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Boing 737 Max 8
#11
This article has been revised to reflect the following correction: An earlier version of this article misidentified a United Nations agency whose employees died in the Ethiopian Airways plane crash. It is the United Nations High Commissioner for Refugees, not the Office of the High Commissioner for Human Rights.
The flight route from Addis Ababa, Ethiopia’s capital, to Nairobi, Kenya, is sometimes referred to as a “U.N. shuttle” because of how often United Nations staff members take it.


On Sunday, when Ethiopian Airlines Flight 302 plummeted to the ground shortly after takeoff, killing more than 150 people, the plane had a particularly high concentration of United Nations employees: At least 19 staff members died in the crash, the United Nations said in a statement.
The airline said the flight had passengers from at least 30 countries, some of whom were aid workers for other humanitarian organizations.
The dead included at least 32 Kenyans; 18 Canadians; nine each from Ethiopia and France; eight each from the United States, China and Italy; and seven from Britain, according to the airline, officials and news accounts. The identities of many of the victims, including the Americans, have not been released.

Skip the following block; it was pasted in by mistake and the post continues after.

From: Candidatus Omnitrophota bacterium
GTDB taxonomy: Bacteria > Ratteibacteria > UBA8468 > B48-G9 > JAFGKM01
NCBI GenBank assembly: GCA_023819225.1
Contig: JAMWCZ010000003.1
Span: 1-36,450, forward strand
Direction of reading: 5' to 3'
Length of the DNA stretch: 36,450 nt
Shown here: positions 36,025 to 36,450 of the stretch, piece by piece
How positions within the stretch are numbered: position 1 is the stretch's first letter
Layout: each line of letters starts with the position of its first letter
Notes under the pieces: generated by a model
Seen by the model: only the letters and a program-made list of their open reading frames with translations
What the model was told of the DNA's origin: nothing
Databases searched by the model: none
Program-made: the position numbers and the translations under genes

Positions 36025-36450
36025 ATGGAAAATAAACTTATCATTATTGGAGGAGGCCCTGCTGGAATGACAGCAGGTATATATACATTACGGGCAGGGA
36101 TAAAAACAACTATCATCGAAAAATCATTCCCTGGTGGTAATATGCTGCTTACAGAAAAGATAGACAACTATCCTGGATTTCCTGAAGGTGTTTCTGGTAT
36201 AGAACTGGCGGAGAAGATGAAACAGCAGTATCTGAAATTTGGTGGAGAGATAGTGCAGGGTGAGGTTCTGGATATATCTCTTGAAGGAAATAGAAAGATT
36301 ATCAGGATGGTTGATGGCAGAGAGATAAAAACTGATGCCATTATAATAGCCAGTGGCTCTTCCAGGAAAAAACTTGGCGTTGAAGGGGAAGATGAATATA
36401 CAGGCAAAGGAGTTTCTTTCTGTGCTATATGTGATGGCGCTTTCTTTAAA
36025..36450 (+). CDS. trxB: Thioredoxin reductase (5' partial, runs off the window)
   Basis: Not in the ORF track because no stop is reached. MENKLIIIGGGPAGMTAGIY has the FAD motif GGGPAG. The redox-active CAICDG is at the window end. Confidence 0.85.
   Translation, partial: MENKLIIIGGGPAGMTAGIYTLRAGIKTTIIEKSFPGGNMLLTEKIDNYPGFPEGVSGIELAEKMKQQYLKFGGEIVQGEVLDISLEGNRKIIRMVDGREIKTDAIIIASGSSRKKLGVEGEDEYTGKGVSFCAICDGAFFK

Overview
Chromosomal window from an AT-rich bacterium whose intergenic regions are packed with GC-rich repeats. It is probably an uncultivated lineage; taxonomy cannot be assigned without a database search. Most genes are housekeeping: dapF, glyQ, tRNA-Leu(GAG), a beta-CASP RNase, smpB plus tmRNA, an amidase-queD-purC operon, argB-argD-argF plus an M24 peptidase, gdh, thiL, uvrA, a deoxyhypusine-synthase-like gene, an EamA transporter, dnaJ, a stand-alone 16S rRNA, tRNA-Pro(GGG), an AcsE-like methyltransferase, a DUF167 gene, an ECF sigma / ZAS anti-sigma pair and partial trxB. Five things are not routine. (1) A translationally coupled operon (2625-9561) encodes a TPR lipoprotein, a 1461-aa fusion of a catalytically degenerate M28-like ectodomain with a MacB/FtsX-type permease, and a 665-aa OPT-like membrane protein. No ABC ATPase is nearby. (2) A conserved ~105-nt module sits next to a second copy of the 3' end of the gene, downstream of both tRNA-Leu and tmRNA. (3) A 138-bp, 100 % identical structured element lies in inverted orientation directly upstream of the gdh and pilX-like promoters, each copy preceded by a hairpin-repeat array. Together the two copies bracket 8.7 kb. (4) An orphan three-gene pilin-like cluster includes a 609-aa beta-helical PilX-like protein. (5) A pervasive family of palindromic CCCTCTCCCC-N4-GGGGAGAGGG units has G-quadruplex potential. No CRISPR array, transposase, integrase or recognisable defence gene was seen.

The World Food Program of the United Nations said seven of its employees died. Six employees from the United Nations office in Nairobi were killed, the organization said, and two from the International Telecommunications Union also died. The United Nations High Commissioner for Refugees in Geneva said three of the agency’s staff died.
Addis Ababa and Nairobi are home to United Nations offices. But the flight between the cities may have been carrying a particularly high number of United Nations workers because it was the day before a session of the United Nations Environment Assembly, described as the world’s highest-level decision-making body on the environment. The event, which starts on Monday, brings together representatives from United Nations member states to address environmental problems.

https://www.msn.com/en-us/news/world/19-...spartandhp
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#12
(03-10-2019, 11:45 PM)Dire_effects Wrote: Ethiopian air...Perhaps someone didn't full load the rubber band?

Look...from what I've read by pro contract techs and pilots, ET is one of the most pro airlines on that continent if not that part of the world. The jokes about, "How many Ethiopians can you fit in a 737MAX?" have not been well-received on the civil aviation forums. Ya feel me?

This incident can be laid squarely at the feet of Boeing, IMHO. They and the FAA have been aware of this issue since 2014. It's a matter of lives at stake vs $$$.
Lower Frequencies on a Higher Plane
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#13
(03-11-2019, 09:53 AM)Red Auroras Wrote:
(03-11-2019, 09:10 AM)Procrastinator9000 Wrote: https://www.forbes.com/sites/jeremybogai...a695777b1f